Applications in Infrastructure

Sector-wise requirement of geosynthetics

The increased use of geosynthetics is a much-needed step in a resource-constrained environment. Moreover, increasing infrastructure development has created a need for new techniques that are cost-and time-effective. These materials are used in almost all fields of civil engineering including transportation, the water sector, environment, and hydraulic systems.

Geosynthetics are a class of materials used in conjunction with soil to improve overall performance in a specific context. In general, they are planar products, manufactured from polymeric material used with soil, rock, earth or other geotechnical engineering-related material, such as fly ash, as an integral part of a project structure or system.

The use of geosynthetics reduces land requirement and ensures the preservation of the limited natural resources. Geosynthetics have been commonly accepted as durable, long lasting and environmentally safe solutions to geotechnical engineering projects. The cost of geosynthetics is usually between 3 and 5 per cent of the total project cost. A number of projects have reported cost savings of up to 30 per cent post the use of geosynthetics. Its use also minimises the routine repair and maintenance costs of a structure.

Awareness about geosynthetic products has primarily risen post 2005 with international consultants incorporating these in their designs and the World Bank making geotextile use mandatory in infrastructure projects funded by it.

Geosynthetics are widely used in geotechnical applications such as civil engineering works (roads and pavements, slope stabilisation and embankment protection, tunnels, rail-track bed stabilisation, etc.), coastal engineering and environmental engineering. Some key players in the Indian geosynthetics market are Strata Geosystems, Techfab Geosynthetics, Terram India, GeosIndex and Enviro Geosynthetics Private Limited.

Geosynthetics are also extensively used in road and bridge projects. In addition, they are also widely used in railway, airport and seaport projects. Besides transport, segments like irrigation, solid waste management and soil erosion prevention in coastal areas and river-banks also offer large opportunities for geosynthetic use. Geosynthetic products are being used in riverbank revetment protection, coastal revetment protection, canal and water channel protection, etc.

The material is incorporated within the soil to improve its engineering performance. Sheets of a geotextile/geogrid are embedded horizontally in soil structures. The stress developed in the soil mass is transferred to the geotextile sheets as tensile force through friction. The tensile strength of a geotextile/geogrid and its frictional resistance with the soil are primary features required for design. The use of this technology increases the service life of the structure and reduces maintenance costs.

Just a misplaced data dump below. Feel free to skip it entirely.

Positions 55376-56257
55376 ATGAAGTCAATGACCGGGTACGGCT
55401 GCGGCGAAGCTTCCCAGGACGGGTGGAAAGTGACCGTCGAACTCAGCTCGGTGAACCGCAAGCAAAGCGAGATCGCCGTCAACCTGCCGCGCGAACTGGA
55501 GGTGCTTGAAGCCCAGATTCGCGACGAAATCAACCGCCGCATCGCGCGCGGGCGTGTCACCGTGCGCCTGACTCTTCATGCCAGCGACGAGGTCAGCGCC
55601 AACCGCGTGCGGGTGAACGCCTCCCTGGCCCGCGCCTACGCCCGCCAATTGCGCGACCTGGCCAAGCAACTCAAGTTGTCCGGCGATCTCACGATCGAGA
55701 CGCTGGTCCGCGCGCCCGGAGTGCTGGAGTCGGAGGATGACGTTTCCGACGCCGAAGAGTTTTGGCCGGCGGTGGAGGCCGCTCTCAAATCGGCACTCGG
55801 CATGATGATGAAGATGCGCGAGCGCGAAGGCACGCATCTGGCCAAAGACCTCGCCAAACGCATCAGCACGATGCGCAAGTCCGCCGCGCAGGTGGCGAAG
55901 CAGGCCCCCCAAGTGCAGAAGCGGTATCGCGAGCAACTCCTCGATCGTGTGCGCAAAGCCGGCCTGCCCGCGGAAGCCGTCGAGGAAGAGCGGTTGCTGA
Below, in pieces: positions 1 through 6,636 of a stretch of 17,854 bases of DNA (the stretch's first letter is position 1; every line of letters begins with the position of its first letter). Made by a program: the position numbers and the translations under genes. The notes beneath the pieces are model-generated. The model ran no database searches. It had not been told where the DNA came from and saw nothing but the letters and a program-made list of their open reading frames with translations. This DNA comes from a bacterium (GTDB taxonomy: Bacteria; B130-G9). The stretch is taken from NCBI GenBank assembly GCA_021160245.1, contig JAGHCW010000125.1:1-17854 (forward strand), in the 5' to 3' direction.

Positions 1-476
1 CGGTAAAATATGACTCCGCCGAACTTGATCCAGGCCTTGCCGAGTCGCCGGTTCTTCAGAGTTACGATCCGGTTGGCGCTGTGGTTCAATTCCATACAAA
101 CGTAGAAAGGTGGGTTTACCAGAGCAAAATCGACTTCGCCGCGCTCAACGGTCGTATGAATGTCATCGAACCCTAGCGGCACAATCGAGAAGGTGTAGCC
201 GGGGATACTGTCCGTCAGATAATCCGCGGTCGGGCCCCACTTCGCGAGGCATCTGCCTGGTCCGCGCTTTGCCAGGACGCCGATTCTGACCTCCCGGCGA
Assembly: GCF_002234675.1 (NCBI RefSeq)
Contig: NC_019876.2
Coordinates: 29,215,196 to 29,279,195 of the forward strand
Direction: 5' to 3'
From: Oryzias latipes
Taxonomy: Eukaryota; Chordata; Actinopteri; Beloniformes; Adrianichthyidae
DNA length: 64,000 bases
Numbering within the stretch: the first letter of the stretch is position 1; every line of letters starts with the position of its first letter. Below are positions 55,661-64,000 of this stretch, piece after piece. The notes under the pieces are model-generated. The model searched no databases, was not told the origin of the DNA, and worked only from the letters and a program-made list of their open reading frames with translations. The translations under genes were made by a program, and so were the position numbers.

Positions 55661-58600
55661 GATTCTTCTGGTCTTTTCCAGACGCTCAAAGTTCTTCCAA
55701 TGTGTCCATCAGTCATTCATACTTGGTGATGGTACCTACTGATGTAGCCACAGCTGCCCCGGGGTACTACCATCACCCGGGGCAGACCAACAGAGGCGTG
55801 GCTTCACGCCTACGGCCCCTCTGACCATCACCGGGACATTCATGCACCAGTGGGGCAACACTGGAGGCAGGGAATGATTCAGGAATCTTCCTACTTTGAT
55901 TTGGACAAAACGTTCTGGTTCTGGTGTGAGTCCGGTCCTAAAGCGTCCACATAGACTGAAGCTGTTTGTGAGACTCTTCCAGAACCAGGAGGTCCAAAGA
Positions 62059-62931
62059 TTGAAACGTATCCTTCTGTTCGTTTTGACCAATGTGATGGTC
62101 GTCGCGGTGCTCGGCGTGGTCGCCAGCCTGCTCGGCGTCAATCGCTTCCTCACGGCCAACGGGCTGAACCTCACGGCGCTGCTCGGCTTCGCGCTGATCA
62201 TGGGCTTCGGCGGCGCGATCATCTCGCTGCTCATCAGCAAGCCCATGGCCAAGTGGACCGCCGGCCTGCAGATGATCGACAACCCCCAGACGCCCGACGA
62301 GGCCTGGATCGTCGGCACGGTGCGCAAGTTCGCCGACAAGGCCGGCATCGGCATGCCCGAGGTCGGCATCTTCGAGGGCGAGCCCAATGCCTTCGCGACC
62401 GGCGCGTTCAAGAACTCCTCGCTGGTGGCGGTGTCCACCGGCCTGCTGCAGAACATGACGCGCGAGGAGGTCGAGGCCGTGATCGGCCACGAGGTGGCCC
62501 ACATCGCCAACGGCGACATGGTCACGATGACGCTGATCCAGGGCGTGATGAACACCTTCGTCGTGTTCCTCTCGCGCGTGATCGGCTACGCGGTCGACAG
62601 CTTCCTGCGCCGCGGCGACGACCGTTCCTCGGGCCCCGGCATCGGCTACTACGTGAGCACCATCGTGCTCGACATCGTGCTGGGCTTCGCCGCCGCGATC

The extensive use of geosynthetic material in civil engineering projects results in better quality control (as materials are manufactured in factories), rapid installation, cost competitiveness versus other construction material and lower carbon footprint, requirement of smaller parcels of land for the same engineering structures, etc.


Geosynthetics have made it possible to construct roads and pavements in difficult locations such as marshy stretches, those with soft/ organic deposits and in expansive soil areas. While geosynthetics can be used in the construction of the road itself, they can also be used in retaining soils of steep embankment slopes in areas where right of way is restricted and as reinforced soil walls for bridge approaches. These applications result in significant savings, improved performance and enhanced serviceability on a short-term and long-term basis.

Geosynthetics help in subgrade separation and stabilisation, base reinforcement, overlay stress absorption and reinforcement, etc. Drainage of water from pavements has always been an important consideration in road design. Geosynthetic materials help in the reduction of intrusion of stone aggregates into the soil subgrade. In the construction of areas with heavy traffic, such as parking lots, a stable subgrade with sufficient bearing capacity is required. When installed between the subsoil and the base course, geogrids are particularly well suited for this application.

Geosynthetic materials prevent reflective cracking in road pavements. Geotextiles or biaxial geogrids are generally used above the cracked surface before asphalt overlays are done. The durability of the overlay is prolonged due to the use of geosynthetic materials. The thickness of the overlay can also be reduced with the use of geosynthetic materials.